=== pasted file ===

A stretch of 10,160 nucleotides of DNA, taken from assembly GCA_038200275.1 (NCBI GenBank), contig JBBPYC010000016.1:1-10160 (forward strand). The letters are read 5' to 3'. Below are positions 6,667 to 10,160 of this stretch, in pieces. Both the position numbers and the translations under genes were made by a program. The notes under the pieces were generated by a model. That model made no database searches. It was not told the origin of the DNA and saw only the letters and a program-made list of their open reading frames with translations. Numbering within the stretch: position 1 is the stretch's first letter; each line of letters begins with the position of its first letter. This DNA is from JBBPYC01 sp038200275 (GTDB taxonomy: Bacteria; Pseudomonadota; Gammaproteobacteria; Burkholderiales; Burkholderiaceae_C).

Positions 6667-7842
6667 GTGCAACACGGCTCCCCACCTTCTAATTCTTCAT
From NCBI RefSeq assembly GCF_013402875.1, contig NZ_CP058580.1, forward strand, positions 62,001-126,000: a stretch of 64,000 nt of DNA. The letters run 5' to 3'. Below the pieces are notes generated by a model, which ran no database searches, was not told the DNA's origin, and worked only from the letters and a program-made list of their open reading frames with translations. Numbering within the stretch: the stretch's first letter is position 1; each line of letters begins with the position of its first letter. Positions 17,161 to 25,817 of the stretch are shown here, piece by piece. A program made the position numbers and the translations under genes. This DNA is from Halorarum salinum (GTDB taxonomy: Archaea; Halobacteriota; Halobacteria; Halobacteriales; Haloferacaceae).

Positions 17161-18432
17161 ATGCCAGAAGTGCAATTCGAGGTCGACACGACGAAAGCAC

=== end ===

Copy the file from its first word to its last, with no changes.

A stretch of 10,160 nucleotides of DNA, taken from assembly GCA_038200275.1 (NCBI GenBank), contig JBBPYC010000016.1:1-10160 (forward strand). The letters are read 5' to 3'. Below are positions 6,667 to 10,160 of this stretch, in pieces. Both the position numbers and the translations under genes were made by a program. The notes under the pieces were generated by a model. That model made no database searches. It was not told the origin of the DNA and saw only the letters and a program-made list of their open reading frames with translations. Numbering within the stretch: position 1 is the stretch's first letter; each line of letters begins with the position of its first letter. This DNA is from JBBPYC01 sp038200275 (GTDB taxonomy: Bacteria; Pseudomonadota; Gammaproteobacteria; Burkholderiales; Burkholderiaceae_C).

Positions 6667-7842
6667 GTGCAACACGGCTCCCCACCTTCTAATTCTTCAT
From NCBI RefSeq assembly GCF_013402875.1, contig NZ_CP058580.1, forward strand, positions 62,001-126,000: a stretch of 64,000 nt of DNA. The letters run 5' to 3'. Below the pieces are notes generated by a model, which ran no database searches, was not told the DNA's origin, and worked only from the letters and a program-made list of their open reading frames with translations. Numbering within the stretch: the stretch's first letter is position 1; each line of letters begins with the position of its first letter. Positions 17,161 to 25,817 of the stretch are shown here, piece by piece. A program made the position numbers and the translations under genes. This DNA is from Halorarum salinum (GTDB taxonomy: Archaea; Halobacteriota; Halobacteria; Halobacteriales; Haloferacaceae).

Positions 17161-18432
17161 ATGCCAGAAGTGCAATTCGAGGTCGACACGACGAAAGCAC